THE CONVIVIO, BOOK 1 CHAPTER 8 BY DANTE ALIGHIERI
by Dante Alighieri
translated by Richard Lansing
Now that it has been shown by sufficient reasons that to avoid an inappropriate relationship a commentary in the vernacular and not in Latin would be necessary for unfolding and explaining the canzoni mentioned above, I intend also to show how complete generosity made me choose the former and forgo the latter. Now complete generosity may be observed in three things which are a consequence of using the vernacular and which would not have been a consequence of using Latin. The first is giving to many; the second is giving useful things; the third is giving a gift without its being asked.
It is good to give to and to help one, but it is complete goodness to give to and to help many in that it resembles the beneficence of God, who is the most universal benefactor. Moreover, to give to many without giving to one is impossible, since the one is included in the many; however, it is quite possible to give to one without giving to many. Therefore he who helps many does the one good and the other as well; he who helps one does only the one good; and hence we see that lawmakers keep their eyes fixed chiefly on the common good when making laws. Moreover, to give things that are not useful to the recipient is also good, in that he who gives knows at least that he is a friend; but it is not perfectly good, and so it is not complete, as, for example, if a knight were to give a shield to a doctor, or a doctor were to give a knight a copy of Hippocrates’ Aphorisms or Galen’s Art. Therefore the wise say that the face of a gift must resemble that of the recipient, that is to say, it should be appropriate and useful to him; and in this the generosity of him who is discerning in his gifts is called complete.(14) But since a discussion of ethics usually engenders a desire to ascertain their origin, I intend in this chapter briefly to point out four reasons why a gift, in order for it to manifest complete generosity, should be useful to the person who receives it.
First, because virtue must be cheerful, and not sad in any of its acts; therefore, if the gift is not cheerful in the giving and in the receiving, there is in it neither perfect nor complete virtue. This cheerfulness can be vouchsafed by nothing but usefulness which abides in the giver through giving and which comes to the recipient through receiving. The giver, therefore, must have the foresight to act so that on his side there remains the usefulness of integrity which surpasses every usefulness, and so that the usefulness of using the thing given passes to the recipient; in this way both will be cheerful, and consequently generosity will be the more complete.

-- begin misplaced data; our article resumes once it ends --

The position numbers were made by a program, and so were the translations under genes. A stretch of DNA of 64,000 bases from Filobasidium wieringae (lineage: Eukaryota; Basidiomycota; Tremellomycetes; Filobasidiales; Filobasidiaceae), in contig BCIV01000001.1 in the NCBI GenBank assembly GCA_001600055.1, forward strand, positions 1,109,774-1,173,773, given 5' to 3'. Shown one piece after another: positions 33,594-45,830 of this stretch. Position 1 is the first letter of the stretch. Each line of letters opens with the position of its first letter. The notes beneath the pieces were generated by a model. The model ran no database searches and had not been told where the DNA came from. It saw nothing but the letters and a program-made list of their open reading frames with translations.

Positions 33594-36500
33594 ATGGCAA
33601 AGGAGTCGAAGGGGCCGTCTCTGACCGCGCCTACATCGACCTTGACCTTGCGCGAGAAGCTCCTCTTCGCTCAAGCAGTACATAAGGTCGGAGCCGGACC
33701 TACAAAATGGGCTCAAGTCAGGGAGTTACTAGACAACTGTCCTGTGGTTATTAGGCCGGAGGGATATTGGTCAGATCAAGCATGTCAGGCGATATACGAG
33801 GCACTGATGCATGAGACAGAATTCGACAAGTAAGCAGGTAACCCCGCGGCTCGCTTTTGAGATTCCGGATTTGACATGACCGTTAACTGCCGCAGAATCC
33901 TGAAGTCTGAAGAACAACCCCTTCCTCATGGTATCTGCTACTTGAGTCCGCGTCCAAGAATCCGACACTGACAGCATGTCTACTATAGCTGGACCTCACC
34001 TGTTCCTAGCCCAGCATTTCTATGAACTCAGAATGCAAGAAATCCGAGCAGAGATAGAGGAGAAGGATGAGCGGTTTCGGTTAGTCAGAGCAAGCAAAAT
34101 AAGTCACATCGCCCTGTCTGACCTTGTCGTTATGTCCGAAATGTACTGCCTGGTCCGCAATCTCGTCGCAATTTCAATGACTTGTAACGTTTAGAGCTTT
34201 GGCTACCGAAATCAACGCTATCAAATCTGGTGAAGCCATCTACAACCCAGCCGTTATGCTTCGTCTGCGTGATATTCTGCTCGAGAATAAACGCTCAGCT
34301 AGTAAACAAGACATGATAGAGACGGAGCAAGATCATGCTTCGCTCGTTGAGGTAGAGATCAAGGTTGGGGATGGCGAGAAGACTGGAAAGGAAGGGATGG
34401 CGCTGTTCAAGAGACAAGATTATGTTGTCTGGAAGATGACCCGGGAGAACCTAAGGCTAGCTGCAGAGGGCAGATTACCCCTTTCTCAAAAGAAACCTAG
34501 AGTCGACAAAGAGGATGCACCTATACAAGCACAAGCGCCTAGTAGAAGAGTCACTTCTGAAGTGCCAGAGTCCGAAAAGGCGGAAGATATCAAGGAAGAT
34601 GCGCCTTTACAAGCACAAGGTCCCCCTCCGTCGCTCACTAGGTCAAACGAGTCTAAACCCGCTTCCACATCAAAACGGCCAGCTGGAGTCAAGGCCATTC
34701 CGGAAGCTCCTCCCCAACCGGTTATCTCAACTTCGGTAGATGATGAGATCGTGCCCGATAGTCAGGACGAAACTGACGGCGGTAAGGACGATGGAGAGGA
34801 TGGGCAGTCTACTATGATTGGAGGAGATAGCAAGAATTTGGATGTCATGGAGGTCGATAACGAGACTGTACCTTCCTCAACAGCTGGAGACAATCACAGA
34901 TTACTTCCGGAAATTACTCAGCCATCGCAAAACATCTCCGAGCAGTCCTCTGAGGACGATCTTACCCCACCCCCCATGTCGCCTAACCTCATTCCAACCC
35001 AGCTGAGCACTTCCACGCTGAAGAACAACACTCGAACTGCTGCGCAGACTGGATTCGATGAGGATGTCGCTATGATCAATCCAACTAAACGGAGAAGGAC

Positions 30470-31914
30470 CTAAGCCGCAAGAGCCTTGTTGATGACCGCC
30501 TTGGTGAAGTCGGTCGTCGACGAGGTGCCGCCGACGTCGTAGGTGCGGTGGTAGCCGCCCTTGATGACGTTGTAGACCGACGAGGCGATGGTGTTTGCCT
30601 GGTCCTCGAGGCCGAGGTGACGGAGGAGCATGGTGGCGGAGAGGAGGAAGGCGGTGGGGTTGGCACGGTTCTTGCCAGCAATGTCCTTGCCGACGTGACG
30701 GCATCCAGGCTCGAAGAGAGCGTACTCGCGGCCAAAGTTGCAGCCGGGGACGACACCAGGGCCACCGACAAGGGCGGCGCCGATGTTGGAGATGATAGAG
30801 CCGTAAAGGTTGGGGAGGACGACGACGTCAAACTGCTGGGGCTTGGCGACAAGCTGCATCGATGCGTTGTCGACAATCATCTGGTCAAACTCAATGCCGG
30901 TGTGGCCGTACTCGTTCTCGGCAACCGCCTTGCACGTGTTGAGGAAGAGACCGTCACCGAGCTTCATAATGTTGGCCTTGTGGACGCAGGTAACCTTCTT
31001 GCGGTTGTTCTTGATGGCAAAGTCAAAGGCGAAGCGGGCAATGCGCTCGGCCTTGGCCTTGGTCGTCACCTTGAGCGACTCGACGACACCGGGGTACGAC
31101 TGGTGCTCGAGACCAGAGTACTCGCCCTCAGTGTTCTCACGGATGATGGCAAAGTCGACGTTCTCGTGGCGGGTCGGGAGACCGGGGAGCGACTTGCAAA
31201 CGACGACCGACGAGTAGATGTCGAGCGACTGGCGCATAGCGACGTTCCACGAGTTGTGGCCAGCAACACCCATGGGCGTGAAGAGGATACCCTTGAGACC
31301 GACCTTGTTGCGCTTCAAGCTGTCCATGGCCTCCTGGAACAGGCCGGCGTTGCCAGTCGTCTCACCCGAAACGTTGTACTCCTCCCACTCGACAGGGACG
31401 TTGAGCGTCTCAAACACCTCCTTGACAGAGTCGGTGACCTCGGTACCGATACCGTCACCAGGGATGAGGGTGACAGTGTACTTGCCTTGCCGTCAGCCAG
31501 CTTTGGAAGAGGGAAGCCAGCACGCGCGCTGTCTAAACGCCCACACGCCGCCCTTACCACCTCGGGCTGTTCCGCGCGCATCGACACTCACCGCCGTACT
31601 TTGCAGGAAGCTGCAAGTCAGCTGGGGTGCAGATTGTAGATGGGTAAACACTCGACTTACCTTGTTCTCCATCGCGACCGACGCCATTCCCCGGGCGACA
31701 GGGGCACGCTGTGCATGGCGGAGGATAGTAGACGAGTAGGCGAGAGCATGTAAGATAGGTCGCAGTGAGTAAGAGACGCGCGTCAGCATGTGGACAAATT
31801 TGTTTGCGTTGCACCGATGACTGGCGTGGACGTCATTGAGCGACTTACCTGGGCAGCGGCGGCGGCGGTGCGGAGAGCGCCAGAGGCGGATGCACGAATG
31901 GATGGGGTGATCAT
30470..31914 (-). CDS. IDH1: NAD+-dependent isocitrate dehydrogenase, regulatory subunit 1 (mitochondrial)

Second, because virtue must always move things toward the better; for, as it would be a blameworthy act to turn a fine sword into a spade or a beautiful lute into a beautiful goblet, so it is blameworthy to move a thing from a place where it is useful and convey it to a place where it will be less useful. And since it is blameworthy to work in vain, it is blameworthy not only to put a thing in a place where it is less useful but even in a place where it is equally useful. Therefore, for a change in things to be praiseworthy, it must always be for the better, because it should be praiseworthy in the highest degree, and it cannot do this in a gift unless the gift becomes more precious through its transfer; and it cannot become more precious unless it is more useful to the recipient than to the giver. From this we may conclude that the gift, if it is to manifest complete generosity, must be useful to the person who receives it.
Third, because the exercise of virtue in itself should be to acquire friends, since our life has such a need, and the end of virtue is to make ourselves content. Therefore, for a gift to make a friend of the recipient, it must be useful to him, because usefulness stamps the image of the gift in his memory–which is the nourishment of friendship–and much more strongly the greater it is. Thus Martin is used to saying, “The gift that John gave me will never fade from my mind.”(15) So that, for the gift to have its virtue, which is generosity, and for it to be complete, it must be useful to the person receiving it.
Finally, virtue must be free in its action and not compelled. Action is free when a person goes willingly in some direction, as is evident from his keeping his face turned in that direction; action is compelled when a man acts against his will, as is shown by his not looking in the direction in which he is going. Now a gift looks in such a direction when it is directed to the needs of the recipient. Since it cannot be so directed if it is not useful, it is necessary that virtue, in order for it to move with free action, accompany the gift in the direction in which it goes, which is to the recipient; consequently the gift must be useful to the recipient in order for there to be complete generosity in it.
The third trait in which complete generosity can be observed is giving without being asked, because a thing asked for is on one side a matter of commerce, not virtue, since the recipient buys even though the giver does not sell. This is why Seneca says that “nothing is so dearly bought as that which is paid for with prayers.”(16) In order therefore that there may be complete generosity in the gift and that it be manifest in it, it must be free from every act of commerce: the gift must be unasked. Why what is prayed for costs so much I do not intend to discuss here, because it will be discussed sufficiently in the last book of this work.
14. the wise say See, for example, Seneca, De beneficiis II, 1; II, 17; IV, 9.
15. Thus Martin is used to saying Martin and John are conventional names, typical of the Scholastic practice (compare Thomas Aquinas, S.T. I, 119, 1r.).
16. This is why Seneca says De beneficiis II, 1.